As you are about to dive into the world of reloading, it’s pretty easy to be overwhelmed with information. You might be one of those people who just want to be extra careful to not make too many beginner mistakes. Reloading is one of those activities that you want to be extra careful about because a small mistake can lead to unwanted small explosions, cracked brass, etc.
In this article, we are listing down the common reloading mistakes people make, even the ones who’ve been doing it for quite a while.
Table of Content
6 Most Common Reloading Mistakes You Should Avoid
1. Chipped or Cracked Brass
This is the first common mistake, or more like an issue, that beginners will meet. Not every one-time shot brass will turn up as nice as they were new. It’s a fact that while many of the cartridges may look fine and will shine after a few rounds in the tumbler, they crack from falling out of the gun. It could also be your mistake from processing the brass.
Running around the tumbler with coarse medium or way overloaded with cartridges can cause them to scratch each other. And cracked brass will definitely cause your bullets to not be launched properly. Another cause could be over-crimping your bullet on the cartridge which leads to cracked end on the brass. Otherwise, it’ll create too much tension on the bullet, causing it unable to fly properly.
It’s important that aside from this, you make sure to check the condition of the shells that you are working with. Used brasses always need proper cleaning, trimming and checking so you only use proper cases.
2. Primer Seating
There’s a lot of floating opinions on how primers should be seated. Commercially made bullets have the primers seated slightly in, but home-reloaders believe the primer should be placed deeper to give it that extra push. That said, we recommend that if it’s your first time, go slow when you prime with a PPS system on your reloading press. Don’t push way too deep, just give it enough pressure and manually check your first few bullets to see if you’ve done it right.
A primer that is placed too deep may cause trouble to weapon cycling and even crack under the pressure. While primers that are not seated deep enough may cause unwanted ignition since even the smallest spark will set the powder inside to explode. Primers that are not seated deep enough can be adjusted easily with the press, but if it’s too deep, you have no other way but to deprime it again.
On the other hand, you can also go with hand primers and make sure the primers are flipped the right way before beginning. Then, you just need to manually take one cartridge after another to prime them.
3. Powder Charges Accuracy
It’s very easy to miss the ratio of your powder for your first few charges. Even professionals can sometimes encounter problems with getting their powder charges accurate. It’s very important that you weigh every few bullets to see if your powder measure is giving the right charges every now and then. It’s also important to set your own accuracy margin realistically.
There are several ways to check. First is to do a visual check, which is easier to be done on each of them. Next is to weigh every few rounds to make sure your powder charge is still releasing the same amount. Be sure that you use a reliable, accurate scale for this. Do your scaling on a flat, firm and solid ground to gain the best reading.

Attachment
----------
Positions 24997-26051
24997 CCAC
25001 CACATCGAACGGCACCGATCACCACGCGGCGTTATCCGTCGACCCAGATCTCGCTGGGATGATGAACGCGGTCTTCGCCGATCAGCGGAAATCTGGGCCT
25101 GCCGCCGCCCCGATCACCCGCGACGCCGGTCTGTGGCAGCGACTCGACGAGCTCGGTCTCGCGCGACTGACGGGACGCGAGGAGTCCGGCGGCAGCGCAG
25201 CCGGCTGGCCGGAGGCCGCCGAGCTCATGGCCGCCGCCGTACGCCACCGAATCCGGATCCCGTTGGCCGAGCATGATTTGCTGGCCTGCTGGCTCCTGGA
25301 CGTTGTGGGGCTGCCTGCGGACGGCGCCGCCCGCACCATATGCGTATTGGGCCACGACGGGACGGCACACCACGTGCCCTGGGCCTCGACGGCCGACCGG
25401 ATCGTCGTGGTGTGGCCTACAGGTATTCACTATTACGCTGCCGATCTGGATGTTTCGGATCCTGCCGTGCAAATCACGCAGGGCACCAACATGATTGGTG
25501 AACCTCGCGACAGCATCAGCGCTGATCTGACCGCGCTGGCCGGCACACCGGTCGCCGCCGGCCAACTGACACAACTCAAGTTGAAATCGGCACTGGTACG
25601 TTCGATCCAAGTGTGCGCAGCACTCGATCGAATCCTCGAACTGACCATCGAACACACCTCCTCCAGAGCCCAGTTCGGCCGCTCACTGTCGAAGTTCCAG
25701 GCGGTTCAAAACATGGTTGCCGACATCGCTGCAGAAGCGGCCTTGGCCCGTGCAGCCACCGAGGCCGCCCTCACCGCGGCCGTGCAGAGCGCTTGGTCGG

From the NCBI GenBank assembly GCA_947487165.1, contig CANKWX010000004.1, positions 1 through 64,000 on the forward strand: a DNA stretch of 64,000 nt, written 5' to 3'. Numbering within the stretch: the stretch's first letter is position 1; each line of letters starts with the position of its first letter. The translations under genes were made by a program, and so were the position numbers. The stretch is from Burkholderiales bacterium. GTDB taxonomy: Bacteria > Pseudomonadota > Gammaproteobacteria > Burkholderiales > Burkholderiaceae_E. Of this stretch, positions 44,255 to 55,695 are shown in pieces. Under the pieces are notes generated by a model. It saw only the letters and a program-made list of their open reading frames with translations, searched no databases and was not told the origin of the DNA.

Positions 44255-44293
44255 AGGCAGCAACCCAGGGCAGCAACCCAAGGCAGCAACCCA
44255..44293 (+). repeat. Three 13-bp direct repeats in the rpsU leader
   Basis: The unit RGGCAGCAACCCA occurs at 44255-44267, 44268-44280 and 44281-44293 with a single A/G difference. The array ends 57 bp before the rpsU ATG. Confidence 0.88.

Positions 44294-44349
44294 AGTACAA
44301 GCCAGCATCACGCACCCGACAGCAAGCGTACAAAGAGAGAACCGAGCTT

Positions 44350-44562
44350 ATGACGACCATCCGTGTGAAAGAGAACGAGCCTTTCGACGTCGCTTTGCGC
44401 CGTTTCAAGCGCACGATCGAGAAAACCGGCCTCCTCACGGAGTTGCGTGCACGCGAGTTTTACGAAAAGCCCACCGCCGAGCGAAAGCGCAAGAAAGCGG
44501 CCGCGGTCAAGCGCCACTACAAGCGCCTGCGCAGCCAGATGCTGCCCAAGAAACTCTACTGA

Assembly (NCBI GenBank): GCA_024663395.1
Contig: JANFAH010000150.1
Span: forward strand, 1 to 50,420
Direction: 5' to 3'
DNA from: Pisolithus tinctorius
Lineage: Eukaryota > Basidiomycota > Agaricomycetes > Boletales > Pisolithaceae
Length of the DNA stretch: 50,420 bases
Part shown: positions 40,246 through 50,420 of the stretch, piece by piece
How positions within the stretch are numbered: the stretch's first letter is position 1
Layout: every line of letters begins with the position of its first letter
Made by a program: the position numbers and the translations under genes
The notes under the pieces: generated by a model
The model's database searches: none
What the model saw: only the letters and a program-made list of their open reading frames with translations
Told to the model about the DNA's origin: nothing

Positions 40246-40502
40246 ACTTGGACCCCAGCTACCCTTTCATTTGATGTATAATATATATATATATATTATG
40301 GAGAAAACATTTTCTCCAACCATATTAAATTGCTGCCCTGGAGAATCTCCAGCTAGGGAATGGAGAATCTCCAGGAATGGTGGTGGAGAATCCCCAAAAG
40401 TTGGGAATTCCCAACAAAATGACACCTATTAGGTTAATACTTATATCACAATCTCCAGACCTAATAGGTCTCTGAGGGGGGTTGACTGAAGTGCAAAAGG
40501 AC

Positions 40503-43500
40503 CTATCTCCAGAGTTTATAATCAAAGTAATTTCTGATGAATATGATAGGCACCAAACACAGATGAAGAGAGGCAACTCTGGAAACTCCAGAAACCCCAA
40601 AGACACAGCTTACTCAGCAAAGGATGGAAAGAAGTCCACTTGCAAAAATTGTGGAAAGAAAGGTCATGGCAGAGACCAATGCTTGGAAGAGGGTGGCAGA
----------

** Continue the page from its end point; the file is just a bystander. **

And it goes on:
A manual scale will definitely get a more accurate reading, but it’ll take some time to get it right. While a digital scale my skew if interference is present.
4. Bullet Seating
Another important thing that beginners make mistakes is when seating the bullet. First is the position of the bullet which comes first before the crimping. It’s easy to mistakenly put the bullets way too deep or the opposite, so learn to feel and visually check your bullets. Bullets should not be seated too far or too deep.
After that is the crimping which should not be done simply ‘tightly’. You should not crimp the sides way too tightly on the bullet or too loose. Both will pose a problem in the projectile of the bullet such as bullet not reaching its target or recoiling from the impact of tight crimping.
5. Not Sure What’s In That Case?
Sometimes, you might encounter a bunch of unused charged shells with bullets still intact. It seems that a bit of polishing is all you need, but stop right there. You best properly discharge those bullets and empty it. Then send it to clean in the tumbler and prep it again. This is because if you are not sure what is in there or how long it’s been sitting in your attic, the inside might be contaminated, it might have been charged for a special gun, etc.
Make sure to dispose of the powder in a safe place, say, your garden because they are good fertilizers (if not set on fire). Do read up on how to dispose of black powder, though. Deprime the bullet, clean the inside, trim and prepare the case and turn it into brand-new-looking shells.
6. Where Do You Work?
Not just any basement can be turned into a working space for reloaders. It’s very important to heed to the warning and standard of space for reloading. For example, it has to be an enclosed area where win won’t possibly be blowing your scale or powder around. It has to be well-lit with enough space to lay your manual book on.
Make sure it’s not too damp that it’ll turn powder into waste during springtime or dry that it might risk sparks and explosions during summer or winter.
Make sure that it’s well-ventilated and that you’ve prepared yourself just in case an accident happens. Install your equipment firmly on the workbench and follow the guides and instructions when you do so. Let your family members know about your reloading activity and children must especially be cautious in approaching the room. An adult has to supervise underage kids in the area.